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Idaho National Laboratory

Natural Gas Technologies
Fueling Stations

As oil prices continue to rise, the U.S. Department of Energy (DOE) has started looking for alternative fuels which would cost less, have lower emissions, and decrease our dependence on the Middle Eastís oil reserves. One option that has become more feasible is the use of liquefied natural gas (LNG) to fuel vehicles. Natural gas is an extremely clean burning resource that has become cost-competitive with other fossil fuels. Natural gas is best stored and transported as a compressed or liquefied gas. For such technology to succeed, a fueling station infrastructure must be developed.

Photo of the INL-designed fuel station

This INL-designed fuel station offers both LNG and CNG to consumers. It looks very much like a normal fueling station that any one of us might visit. LNG is transported to the fueling station on trucks, and then transferred into the 15,000 gallon storage tank. The natural gas is brought in as a liquid because it is a more efficient form. The liquefied natural gas either be used as LNG or it can be evaporated and sold as compressed natural gas.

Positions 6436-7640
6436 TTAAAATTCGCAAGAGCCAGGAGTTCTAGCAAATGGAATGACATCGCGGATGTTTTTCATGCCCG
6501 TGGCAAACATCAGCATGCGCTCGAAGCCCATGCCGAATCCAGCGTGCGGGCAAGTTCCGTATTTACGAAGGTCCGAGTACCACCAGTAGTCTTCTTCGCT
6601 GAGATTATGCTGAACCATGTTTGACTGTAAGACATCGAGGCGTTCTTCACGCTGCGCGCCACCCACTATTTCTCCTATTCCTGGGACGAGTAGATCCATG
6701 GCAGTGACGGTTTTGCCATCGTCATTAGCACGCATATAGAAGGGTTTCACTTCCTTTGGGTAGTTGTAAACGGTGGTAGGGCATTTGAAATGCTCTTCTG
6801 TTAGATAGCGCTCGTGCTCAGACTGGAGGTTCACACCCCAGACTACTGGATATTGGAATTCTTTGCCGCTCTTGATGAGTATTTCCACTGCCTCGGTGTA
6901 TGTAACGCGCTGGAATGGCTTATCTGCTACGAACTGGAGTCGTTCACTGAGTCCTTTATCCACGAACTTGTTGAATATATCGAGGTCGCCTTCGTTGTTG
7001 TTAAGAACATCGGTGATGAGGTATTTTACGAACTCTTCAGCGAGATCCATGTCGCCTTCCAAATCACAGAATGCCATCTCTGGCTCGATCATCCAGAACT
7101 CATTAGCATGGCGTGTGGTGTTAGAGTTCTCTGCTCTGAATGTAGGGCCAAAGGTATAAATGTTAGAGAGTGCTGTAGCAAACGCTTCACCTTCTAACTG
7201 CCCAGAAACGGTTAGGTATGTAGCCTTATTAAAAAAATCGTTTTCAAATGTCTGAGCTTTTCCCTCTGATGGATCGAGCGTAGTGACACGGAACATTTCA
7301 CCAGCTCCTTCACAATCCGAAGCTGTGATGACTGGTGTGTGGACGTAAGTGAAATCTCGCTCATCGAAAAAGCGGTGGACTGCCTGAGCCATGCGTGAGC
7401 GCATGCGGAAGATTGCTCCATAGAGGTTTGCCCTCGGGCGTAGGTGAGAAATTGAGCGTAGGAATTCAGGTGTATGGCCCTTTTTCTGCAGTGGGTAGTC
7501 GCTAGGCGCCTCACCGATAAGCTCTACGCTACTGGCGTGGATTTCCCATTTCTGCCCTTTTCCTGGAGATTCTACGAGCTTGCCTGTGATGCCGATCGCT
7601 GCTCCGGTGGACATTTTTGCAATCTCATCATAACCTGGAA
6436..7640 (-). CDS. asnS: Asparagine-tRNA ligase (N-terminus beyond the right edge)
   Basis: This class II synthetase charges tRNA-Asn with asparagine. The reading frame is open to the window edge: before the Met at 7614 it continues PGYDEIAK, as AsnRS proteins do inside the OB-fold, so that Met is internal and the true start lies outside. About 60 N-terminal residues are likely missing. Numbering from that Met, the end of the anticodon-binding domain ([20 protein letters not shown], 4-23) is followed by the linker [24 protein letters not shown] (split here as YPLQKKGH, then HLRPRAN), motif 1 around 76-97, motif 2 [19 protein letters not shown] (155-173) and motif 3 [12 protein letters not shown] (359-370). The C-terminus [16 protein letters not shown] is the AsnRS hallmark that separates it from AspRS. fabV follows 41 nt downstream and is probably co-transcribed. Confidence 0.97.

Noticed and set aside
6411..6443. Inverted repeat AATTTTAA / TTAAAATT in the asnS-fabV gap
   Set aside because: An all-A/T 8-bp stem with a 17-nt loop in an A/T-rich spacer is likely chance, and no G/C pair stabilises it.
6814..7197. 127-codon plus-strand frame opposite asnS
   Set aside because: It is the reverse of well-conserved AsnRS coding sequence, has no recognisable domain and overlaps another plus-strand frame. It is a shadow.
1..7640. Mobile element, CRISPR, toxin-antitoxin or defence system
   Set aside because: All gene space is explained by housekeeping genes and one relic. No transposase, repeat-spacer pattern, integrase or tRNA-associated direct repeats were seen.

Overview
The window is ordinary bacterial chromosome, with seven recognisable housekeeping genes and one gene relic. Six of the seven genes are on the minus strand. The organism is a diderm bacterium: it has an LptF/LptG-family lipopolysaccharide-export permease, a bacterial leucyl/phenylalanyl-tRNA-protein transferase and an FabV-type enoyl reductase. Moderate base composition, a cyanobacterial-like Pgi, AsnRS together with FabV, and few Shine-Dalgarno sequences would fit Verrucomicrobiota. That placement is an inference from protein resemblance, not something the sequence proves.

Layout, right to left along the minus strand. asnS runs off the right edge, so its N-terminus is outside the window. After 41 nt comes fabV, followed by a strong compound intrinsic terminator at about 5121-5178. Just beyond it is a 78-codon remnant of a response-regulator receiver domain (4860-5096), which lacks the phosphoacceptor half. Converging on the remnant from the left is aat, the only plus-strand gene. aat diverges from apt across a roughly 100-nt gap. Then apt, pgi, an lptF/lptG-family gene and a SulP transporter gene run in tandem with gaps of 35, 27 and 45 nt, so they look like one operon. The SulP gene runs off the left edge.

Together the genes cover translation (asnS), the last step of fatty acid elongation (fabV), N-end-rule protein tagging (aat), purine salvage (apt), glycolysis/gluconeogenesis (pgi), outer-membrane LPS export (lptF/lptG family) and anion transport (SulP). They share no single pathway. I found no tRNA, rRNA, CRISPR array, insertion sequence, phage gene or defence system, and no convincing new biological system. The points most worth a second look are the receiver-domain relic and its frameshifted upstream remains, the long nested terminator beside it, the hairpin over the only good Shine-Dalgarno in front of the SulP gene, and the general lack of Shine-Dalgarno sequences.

Pumps are equipped with special nozzles to protect users from problems related to pressurized or cryogenic materials. Regardless of high pressures or low temperatures, these pumps work much the same as those used to fill a car or truck with gas or diesel.

Photo of a fueling station

This fueling station is mostly used by fleet vehicles in the San Joaquin Valley area. Such vehicles include public school buses.

Business Contact:
David Anderson, (208) 526-0837, Send E-mail
Technical Contacts:
Program and Technical Manager: Bruce Wilding, (208) 526-8160, Send E-mail